Generator

The purpose of the WonderWp framework is to allow you to write plugins rapidly. To help you get started quickly, WonderWp embarks a plugin generator as a wp-cli command. Invoking the command with a few parameters will generate for you the folder structure as well as the required files to kick start your plugin evelopment..

The good thing with a generator besides the fact that is makes you gain time, is that it ensures that the generated code follows the framework guidelines. It will create the bare minimum folders and classes necessary for the plugin to work, then leaves you up and running, ready to build on top of its foundations.

It's also an interesting way to discover what the code of a WonderWp plugin looks like with the concepts we've talked about in place (namespacing, dependency injection etc).

If you don't feel like using the generator, you can read the next section about the plugin architecture to get a feeling of the plugin structure.

How to generate a plugin?

WonderWp provides a wp-cli command to help you generate your plugin skeleton. It's the generate-plugin command and you can invoke it like so :

wp generate-plugin --name="myPluginName" --desc="This is my plugin description" --namespace="WonderWp\Plugin\MyPluginNameSpace"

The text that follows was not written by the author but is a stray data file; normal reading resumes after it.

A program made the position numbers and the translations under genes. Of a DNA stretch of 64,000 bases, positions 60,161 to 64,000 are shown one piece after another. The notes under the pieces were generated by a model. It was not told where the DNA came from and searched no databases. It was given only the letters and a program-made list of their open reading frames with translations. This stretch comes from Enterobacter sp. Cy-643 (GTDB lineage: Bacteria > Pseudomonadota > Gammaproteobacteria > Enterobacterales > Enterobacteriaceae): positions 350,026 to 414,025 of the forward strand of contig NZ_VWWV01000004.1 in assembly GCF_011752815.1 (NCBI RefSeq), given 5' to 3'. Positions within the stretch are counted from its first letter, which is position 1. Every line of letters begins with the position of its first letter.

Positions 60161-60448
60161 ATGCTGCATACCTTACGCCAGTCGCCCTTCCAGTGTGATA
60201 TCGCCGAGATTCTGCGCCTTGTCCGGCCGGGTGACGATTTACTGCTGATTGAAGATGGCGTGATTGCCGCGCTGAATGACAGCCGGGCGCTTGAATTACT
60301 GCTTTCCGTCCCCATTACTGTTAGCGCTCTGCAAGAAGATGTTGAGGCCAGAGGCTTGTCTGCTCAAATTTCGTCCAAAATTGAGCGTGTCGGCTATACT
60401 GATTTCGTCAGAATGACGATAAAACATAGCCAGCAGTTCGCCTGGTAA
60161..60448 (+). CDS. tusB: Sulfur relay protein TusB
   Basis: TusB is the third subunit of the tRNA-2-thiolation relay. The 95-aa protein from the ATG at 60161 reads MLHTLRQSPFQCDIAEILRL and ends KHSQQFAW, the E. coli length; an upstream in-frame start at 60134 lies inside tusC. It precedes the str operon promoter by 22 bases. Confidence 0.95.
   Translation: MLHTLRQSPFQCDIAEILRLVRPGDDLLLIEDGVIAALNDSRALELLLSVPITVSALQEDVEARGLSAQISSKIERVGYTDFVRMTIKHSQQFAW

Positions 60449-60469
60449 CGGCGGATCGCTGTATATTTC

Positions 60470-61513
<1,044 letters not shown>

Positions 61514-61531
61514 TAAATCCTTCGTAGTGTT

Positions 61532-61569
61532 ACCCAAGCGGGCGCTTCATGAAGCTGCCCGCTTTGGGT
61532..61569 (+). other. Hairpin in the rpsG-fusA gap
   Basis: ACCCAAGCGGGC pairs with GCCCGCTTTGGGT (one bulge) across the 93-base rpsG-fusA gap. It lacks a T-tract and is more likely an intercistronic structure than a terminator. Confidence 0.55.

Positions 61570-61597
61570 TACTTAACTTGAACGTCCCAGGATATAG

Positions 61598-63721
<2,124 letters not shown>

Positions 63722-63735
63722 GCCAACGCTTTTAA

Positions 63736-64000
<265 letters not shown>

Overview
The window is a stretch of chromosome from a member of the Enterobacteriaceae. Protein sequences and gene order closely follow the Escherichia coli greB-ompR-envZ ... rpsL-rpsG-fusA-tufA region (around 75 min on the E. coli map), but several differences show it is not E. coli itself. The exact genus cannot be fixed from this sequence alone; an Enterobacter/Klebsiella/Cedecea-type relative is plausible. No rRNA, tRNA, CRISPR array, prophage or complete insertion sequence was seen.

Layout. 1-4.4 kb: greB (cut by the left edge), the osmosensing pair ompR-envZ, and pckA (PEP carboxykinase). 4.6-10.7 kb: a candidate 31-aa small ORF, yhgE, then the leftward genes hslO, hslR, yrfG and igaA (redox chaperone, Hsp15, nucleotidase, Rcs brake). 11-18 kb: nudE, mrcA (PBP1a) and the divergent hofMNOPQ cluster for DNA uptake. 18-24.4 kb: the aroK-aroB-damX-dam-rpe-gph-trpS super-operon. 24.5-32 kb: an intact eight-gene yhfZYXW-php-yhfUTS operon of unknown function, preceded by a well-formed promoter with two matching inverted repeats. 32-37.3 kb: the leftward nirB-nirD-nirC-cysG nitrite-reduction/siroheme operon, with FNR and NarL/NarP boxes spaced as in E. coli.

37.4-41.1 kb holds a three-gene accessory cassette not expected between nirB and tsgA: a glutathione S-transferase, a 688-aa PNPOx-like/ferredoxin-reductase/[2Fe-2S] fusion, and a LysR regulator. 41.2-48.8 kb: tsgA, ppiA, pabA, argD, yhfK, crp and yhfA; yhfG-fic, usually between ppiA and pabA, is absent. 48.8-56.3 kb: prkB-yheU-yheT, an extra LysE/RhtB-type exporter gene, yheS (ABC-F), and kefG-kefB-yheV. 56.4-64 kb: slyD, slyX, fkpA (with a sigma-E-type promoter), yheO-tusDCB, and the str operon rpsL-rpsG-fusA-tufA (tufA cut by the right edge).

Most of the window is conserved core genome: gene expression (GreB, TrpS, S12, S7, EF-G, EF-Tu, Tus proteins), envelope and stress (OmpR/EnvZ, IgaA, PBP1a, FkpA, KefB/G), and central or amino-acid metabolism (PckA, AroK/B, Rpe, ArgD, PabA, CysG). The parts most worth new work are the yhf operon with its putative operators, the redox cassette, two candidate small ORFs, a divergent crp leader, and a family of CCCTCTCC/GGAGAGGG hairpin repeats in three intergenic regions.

As you can see it takes a few parameters based on which it generates the minimum files and folders:

  • name : The name of your future plugin - required
  • namespace : Its php object namespace - required
  • Other WordPress plugin header values :
    • desc : A short description of the plugin, as displayed in the Plugins section in the WordPress Admin. Keep this description to fewer than 140 characters.
    • uri : The home page of the plugin, which should be a unique URL, preferably on your own website. This must be unique to your plugin. You cannot use a WordPress.org URL here.
    • version : The current version number of the plugin, such as 1.0 or 1.0.3.
    • licence : The short name (slug) of the plugin’s license (e.g. GPL2). More information about licensing can be found in the WordPress.org guidelines.
    • licence_uri : A link to the full text of the license (e.g. https://www.gnu.org/licenses/gpl-2.0.html).
    • author : The name of the plugin author. Multiple authors may be listed using commas.
    • author_uri : The author’s website or profile on another website, such as WordPress.org.
    • textdomain : The gettext text domain of the plugin. More information can be found in the Text Domain section of the How to Internationalize your Plugin page.
    • domain_path : The domain path let WordPress know where to find the translations. More information can be found in the Domain Path section of the How to Internationalize your Plugin page.

Let's then have a look at what you get as an output in the next section.